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By Jeremy Glaser and Michael Holt, CFA | 03-04-2013 01:00 PM

With Indexes Rising, Any Bargains Left?

The Dow is at all-time high levels, but Morningstar's Mike Holt says buying opportunities still exist across all sectors and emphasizes the importance of individual stock selection.

Jeremy Glaser: For Morningstar, I am Jeremy Glaser. As many of the major indexes approach their all-time highs, I thought would be a good time to sit down with Mike Holt. He is our director of equity research for North America. We are going to look at valuations and see if there are any values left today.

Mike, thanks for joining me.

Michael Holt: Thanks for having me.

Glaser: As stocks get closer to these nominal highs, do we think the entire space is just very overvalued? How would you characterize the valuation of stocks right now?

Holt: Even though we're approaching a high as far as the indexes are concerned, when we look at our coverage universe we see that the universe is actually about fairly valued. So, when we look at what our estimates are for all these individual companies are in terms of what we think their intrinsic value is and how that compares with their trading, we see that the universe is trading right at 1.00.

Glaser: So, if stocks look to be fairly valued and fully valued what are some of the assumptions underlying that? Do we think that there could be more productivity gains? Do we expect growth to continue? How are the analysts thinking about that?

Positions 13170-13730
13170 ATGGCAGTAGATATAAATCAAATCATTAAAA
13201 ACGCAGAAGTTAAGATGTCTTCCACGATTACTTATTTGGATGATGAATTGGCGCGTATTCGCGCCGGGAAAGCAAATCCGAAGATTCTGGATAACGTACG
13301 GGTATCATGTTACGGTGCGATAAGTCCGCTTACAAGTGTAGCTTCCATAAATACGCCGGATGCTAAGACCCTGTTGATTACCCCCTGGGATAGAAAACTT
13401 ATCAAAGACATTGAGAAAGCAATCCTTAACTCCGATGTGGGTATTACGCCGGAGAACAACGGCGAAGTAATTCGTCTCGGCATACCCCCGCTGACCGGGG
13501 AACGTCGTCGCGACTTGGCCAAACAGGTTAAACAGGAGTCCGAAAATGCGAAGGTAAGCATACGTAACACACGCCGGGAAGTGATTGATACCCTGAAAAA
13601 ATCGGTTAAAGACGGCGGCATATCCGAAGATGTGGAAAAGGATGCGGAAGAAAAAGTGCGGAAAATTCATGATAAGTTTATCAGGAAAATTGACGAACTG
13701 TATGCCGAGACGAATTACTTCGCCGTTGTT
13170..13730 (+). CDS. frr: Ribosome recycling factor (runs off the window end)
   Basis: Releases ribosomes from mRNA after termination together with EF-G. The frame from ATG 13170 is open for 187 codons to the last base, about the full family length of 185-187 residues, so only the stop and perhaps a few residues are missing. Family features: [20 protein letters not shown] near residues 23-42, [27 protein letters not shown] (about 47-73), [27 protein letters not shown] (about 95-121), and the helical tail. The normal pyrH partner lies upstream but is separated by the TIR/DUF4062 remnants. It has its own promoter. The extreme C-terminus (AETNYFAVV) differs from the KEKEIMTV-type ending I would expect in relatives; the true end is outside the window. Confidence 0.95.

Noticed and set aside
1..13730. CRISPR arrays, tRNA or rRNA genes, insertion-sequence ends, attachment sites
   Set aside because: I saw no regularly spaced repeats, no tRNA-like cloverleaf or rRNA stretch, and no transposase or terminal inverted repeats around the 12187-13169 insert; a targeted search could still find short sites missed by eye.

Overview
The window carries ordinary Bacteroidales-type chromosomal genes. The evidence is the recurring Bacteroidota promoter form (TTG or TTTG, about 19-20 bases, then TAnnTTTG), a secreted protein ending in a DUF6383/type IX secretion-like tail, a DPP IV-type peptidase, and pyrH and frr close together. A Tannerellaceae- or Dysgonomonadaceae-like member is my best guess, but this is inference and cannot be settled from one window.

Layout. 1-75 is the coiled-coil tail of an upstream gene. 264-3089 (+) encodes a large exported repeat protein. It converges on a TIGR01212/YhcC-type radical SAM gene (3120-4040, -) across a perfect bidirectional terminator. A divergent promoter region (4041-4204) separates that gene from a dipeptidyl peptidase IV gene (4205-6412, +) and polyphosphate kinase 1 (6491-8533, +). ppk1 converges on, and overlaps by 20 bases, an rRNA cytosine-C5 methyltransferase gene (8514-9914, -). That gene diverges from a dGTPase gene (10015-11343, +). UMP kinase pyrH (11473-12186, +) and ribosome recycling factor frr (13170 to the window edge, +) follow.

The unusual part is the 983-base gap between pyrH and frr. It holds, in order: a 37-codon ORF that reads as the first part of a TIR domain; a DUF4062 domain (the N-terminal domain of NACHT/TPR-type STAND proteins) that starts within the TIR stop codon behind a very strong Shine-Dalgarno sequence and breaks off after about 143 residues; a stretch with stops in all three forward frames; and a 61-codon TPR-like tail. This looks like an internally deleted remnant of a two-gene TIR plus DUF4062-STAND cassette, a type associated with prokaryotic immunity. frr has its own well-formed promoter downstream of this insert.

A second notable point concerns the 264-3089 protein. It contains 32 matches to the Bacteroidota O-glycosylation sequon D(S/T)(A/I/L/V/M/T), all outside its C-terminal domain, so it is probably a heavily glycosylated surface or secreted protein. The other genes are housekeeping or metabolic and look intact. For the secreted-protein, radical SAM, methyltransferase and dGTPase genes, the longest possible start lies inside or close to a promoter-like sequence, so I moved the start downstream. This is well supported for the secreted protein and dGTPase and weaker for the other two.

Holt: Yeah, implicitly in our models there is basic economic growth built in. That reflects the deleveraging we've seen since the downturn. It reflects stabilization of the housing market, return of consumer spending, those general assumptions.

Glaser: So, with stocks being fully valued you don't get a lot of margin of safety. So when you talk about wanting to buy stocks cheaply and something doesn't go exactly right, you have some wiggle room there. Without that margin of safety, how do you protect your downside? How do you think about that?

Holt: That's a great question because we really want to focus on business quality. So, when you start to see stocks that are fairly valued or even overvalued you want to look at business quality. Our research has shown, though, it's not enough to focus on business quality alone, but you want to add a lens of valuation. So, when you look at business quality and valuation that's where you have a recipe for success over long-term investing.

Glaser: So, business quality being a proxy, for say, an economic moat…

Holt: Absolutely.

Glaser: So, the longer you are able to fend-off your competitors, the better off you are going to be.

Looking across sectors right now, is the valuation pretty much even, or are there certain parts of the market that look maybe a little bit frothy and some that look undervalued?

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